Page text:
The Construction Industry Needs a Disruption: Nature has the Answer


Groups of architects around the world are working on a revolution for the way we create our homes


by Eric Corey Freed, 

The way we build our buildings is stupid. (If you didn’t know that, I hate to be the bearer of bad news.) We have been building the same way for the last 200 years with very little change. In fact, you could resurrect a zombie from the Civil War, put him on a construction site, and he’d probably go right to work. Although that type of consistent level of knowledge is helpful, our stubbornness to cling to these old fashioned construction methods is holding us back.

If you look at a building from one hundred years ago, and compare it with one today, you can see the technology is virtually unchanged. But we didn’t know then what we know now about the long term health effects of asthma, volatile organic compounds (VOCs), multiple chemical sensitivities, or energy efficiency. Our ancestors used this technology without worrying about a global energy or water crisis, and with no surging demand from a population headed toward 9 billion people.

That’s not to say the industry is stagnant. The trends are clear. We can expect that building materials will continue to be more transparent, better sourced, and less toxic (but still never good for us). In addition, we know building codes will continue to get less and less prescriptive, more and more proscriptive, and increasingly focused on building performance. All this while lobbyists will continue to block any meaningful legislation to eliminate toxins from our building materials.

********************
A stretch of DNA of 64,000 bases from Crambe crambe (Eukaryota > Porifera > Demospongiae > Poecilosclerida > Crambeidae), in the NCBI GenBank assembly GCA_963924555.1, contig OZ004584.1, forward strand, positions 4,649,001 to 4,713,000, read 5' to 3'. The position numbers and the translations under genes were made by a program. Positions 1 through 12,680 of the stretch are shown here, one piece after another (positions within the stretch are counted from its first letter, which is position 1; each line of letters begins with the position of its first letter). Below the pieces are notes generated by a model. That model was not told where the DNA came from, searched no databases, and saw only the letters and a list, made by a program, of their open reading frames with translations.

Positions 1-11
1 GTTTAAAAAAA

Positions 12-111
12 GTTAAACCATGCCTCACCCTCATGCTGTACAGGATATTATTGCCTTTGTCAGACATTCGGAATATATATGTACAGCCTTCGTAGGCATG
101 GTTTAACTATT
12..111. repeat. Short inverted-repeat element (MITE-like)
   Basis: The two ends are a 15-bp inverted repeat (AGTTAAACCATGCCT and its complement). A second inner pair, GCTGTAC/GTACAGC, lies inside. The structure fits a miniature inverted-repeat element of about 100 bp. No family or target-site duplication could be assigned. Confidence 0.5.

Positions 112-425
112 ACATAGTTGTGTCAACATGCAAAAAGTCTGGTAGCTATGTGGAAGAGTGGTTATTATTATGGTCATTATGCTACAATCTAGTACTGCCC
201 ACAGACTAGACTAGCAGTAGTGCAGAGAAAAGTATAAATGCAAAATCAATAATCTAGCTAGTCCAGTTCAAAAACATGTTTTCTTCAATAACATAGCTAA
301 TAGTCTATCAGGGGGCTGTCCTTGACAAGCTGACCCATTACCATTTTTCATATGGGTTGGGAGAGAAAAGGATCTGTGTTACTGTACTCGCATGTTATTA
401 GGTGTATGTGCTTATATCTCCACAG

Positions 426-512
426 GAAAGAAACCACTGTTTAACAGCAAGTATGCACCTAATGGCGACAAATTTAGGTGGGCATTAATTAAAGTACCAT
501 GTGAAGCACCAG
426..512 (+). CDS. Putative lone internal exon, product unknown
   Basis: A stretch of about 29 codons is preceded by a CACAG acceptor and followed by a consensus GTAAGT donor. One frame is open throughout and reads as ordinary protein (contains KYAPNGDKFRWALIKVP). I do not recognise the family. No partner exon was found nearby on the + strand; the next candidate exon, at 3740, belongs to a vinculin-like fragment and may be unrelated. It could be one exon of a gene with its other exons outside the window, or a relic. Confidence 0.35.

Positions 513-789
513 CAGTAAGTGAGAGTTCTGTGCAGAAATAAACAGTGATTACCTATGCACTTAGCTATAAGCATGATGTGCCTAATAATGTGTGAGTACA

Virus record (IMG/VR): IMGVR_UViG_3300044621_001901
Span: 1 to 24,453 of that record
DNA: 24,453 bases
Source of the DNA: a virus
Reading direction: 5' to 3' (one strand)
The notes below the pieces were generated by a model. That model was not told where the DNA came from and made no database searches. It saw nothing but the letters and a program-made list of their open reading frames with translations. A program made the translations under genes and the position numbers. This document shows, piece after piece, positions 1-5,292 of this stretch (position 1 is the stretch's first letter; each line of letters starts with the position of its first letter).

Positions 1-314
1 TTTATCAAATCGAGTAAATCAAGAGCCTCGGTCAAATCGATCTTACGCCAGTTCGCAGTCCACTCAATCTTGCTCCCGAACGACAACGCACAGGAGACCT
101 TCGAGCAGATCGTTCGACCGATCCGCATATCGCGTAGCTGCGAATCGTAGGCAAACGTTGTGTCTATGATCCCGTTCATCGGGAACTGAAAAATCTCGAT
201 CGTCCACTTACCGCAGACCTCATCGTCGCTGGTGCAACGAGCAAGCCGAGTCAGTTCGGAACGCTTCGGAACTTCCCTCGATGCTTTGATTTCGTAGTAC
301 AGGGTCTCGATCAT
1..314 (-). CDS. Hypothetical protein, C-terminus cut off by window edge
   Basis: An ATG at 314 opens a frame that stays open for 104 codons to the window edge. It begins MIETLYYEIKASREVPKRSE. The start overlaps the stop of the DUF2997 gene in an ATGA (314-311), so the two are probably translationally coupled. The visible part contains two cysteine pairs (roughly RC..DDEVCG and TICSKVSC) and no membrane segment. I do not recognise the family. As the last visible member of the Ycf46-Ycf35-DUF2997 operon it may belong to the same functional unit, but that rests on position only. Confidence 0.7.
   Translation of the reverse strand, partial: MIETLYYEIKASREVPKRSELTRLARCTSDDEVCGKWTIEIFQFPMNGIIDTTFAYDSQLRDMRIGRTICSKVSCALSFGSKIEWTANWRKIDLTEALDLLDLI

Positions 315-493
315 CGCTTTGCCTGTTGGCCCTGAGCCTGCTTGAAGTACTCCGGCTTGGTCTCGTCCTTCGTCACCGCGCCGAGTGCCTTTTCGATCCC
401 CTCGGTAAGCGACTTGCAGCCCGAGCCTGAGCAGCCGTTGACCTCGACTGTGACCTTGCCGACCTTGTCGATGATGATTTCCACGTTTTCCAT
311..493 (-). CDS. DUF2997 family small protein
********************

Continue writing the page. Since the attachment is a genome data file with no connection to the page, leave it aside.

Current green building practices are reactive, incremental and don’t go far enough. For example, a living roof is wonderful, but it’s added over a toxic roof on a dead structural frame. What if, instead, the building were alive? Imagine the possibilities! It could produce energy, process waste, adapt to its surroundings and much more.

Although this sounds like science fiction, it’s actually possible. A small group of architects are working around the world on making such a revolution come to fruition. This potential revolution is coming, incorporating the fields of biology, DNA and construction in a way we’ve never done before. By using Nature’s technology, we could solve some fundamental problems with traditional construction and make healthy, green buildings available to everyone around the world.

I call it “Prostruction.”

Prostruction is the opposite of Construction.

In Construction, we use global supply chains, requiring great effort and expense to move materials around the planet; In Prostruction, all materials are sourced locally.

In Construction, we produce carbon dioxide as a waste product; In Prostruction, we use it as a building block.

In Construction, we build the same way everywhere; In Prostruction, we can evolve and adapt to each unique site.

Making all of this possible is our ability to manipulate DNA. For the first time in human history, we can easily catalog, replicate and edit DNA. Consider your own arm: it’s a type of beam that thins in the middle (to reduce weight) and thickens at the ends (at the point of highest stress), and made from a material (bone) that is four times the strength of concrete, yet only half the weight!